Retention and remineralization effect of moisture tolerant resin-based sealant and glass ionomer sealant on non-cavitated pit and fissure caries: Randomized controlled clinical trial.

Authors:
Dr. John C Comisi, DDS
Dr. John C Comisi, DDS
Medical University of South Carolina - College of Dental Medicine
Associate Professor - Restorative Dentistry
Charleston, SC | United States
Laith Alsabek
Laith Alsabek
Dental College
Dental student
Damascus | Syrian Arab Republic

J Dent 2019 Jul 25;86:69-74. Epub 2019 May 25.

Restorative Dentistry, Department of Oral Rehabilitation, The Medical University of South Carolina, James B. Edwards College of Dental Medicine, 173 Ashley Avenue, Charleston, SC, 29425, USA. Electronic address:

Introduction/objectives: Pit and fissure sealants are an essential part of preventive dentistry and should be adopted as a crucial part of the minimally invasive dentistry due to their profound benefit to our patients.

Methods: The study design is a single-blind, split-mouth, randomized controlled clinical trial. Forty patients between age 6-9 were selected. First permanent molars' occlusal surfaces with scores of 1, or 2 according to the International Caries Detection and Assessment System II (ICDAS II) and with scores between 14-30 by using DIAGNOdent device (Kavo®, Biberach, Germany) were selected and readings recorded. One side of the mouth was randomly chosen to have either the moisture tolerant resin sealant or the glass ionomer sealant placed, and then the second material was placed on the other side. The retention of these materials was analyzed at 3 and 6 months. The sealants were then removed and DIAGNOdent readings were subsequently taken.

Results: After three months, full retention was found in 38/40 (95%) teeth in Group A (Embrace™ WetBond™) and 35/40 (87.5%) teeth in Group B (Fuji TRIAGE®). Additionally, no sealant suffered a total loss in group A, whereas, three sealants were totally lost (7.5%) in group B. The difference in sealant retention in two groups in this period was not found to be statistically significant (P?>? 0.05). At six months, full retention was found in Group A 34/40 (85%) and 25/40 (62.5%) in Group B. Also, the partial loss in Group A was 2/40 (5%) whereas in Group B 7/40 (17.5%). Also, the total loss was 4/40 (10%) and 8/40 (20%) in Group A and B, respectively. The difference in sealant retention in two groups after six months follow-up was found statistically significant (P??0.05).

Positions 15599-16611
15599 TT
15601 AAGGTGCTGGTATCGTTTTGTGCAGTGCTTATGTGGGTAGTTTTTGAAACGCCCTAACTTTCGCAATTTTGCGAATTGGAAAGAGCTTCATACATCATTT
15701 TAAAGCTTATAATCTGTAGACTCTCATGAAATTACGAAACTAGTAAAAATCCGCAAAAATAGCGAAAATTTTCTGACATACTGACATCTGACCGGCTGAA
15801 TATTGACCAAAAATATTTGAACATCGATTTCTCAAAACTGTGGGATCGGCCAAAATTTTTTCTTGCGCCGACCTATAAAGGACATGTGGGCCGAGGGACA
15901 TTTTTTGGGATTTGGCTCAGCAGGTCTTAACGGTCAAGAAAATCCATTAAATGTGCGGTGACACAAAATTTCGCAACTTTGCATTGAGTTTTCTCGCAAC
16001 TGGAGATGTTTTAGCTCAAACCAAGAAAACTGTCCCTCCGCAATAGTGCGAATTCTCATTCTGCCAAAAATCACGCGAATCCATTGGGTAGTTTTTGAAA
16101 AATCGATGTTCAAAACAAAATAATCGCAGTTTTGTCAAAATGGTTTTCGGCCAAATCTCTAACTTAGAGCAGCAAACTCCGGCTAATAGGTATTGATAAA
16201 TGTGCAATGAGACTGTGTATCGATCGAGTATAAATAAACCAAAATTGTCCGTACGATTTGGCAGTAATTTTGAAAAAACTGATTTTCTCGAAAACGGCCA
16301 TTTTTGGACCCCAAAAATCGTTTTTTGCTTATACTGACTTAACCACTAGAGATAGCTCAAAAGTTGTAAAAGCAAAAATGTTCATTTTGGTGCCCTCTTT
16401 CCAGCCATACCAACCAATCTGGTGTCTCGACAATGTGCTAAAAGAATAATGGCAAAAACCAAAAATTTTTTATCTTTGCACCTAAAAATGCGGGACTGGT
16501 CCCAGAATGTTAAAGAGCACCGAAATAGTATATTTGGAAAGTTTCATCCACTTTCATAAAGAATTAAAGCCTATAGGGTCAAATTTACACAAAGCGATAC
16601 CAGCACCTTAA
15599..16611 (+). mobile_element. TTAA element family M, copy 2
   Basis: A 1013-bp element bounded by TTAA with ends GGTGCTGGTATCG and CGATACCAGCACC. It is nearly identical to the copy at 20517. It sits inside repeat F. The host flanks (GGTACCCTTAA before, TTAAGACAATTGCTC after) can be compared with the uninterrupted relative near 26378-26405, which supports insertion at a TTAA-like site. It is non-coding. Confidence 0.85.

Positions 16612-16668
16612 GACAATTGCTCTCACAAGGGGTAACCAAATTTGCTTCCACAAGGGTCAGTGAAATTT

Conclusions: Within the limitation of this study, we affirmed that occlusal caries lesions, which is restrictive to enamel and in need of surgical intervention, can be arrested clinically by sealing the lesion with both a hydrophilic resin sealant and glass ionomer sealant materials. Embrace™ WetBond™ showed superiority over the glass ionomer sealant tested in retention after six months follow up.

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Source
http://dx.doi.org/10.1016/j.jdent.2019.05.027DOI Listing
July 2019
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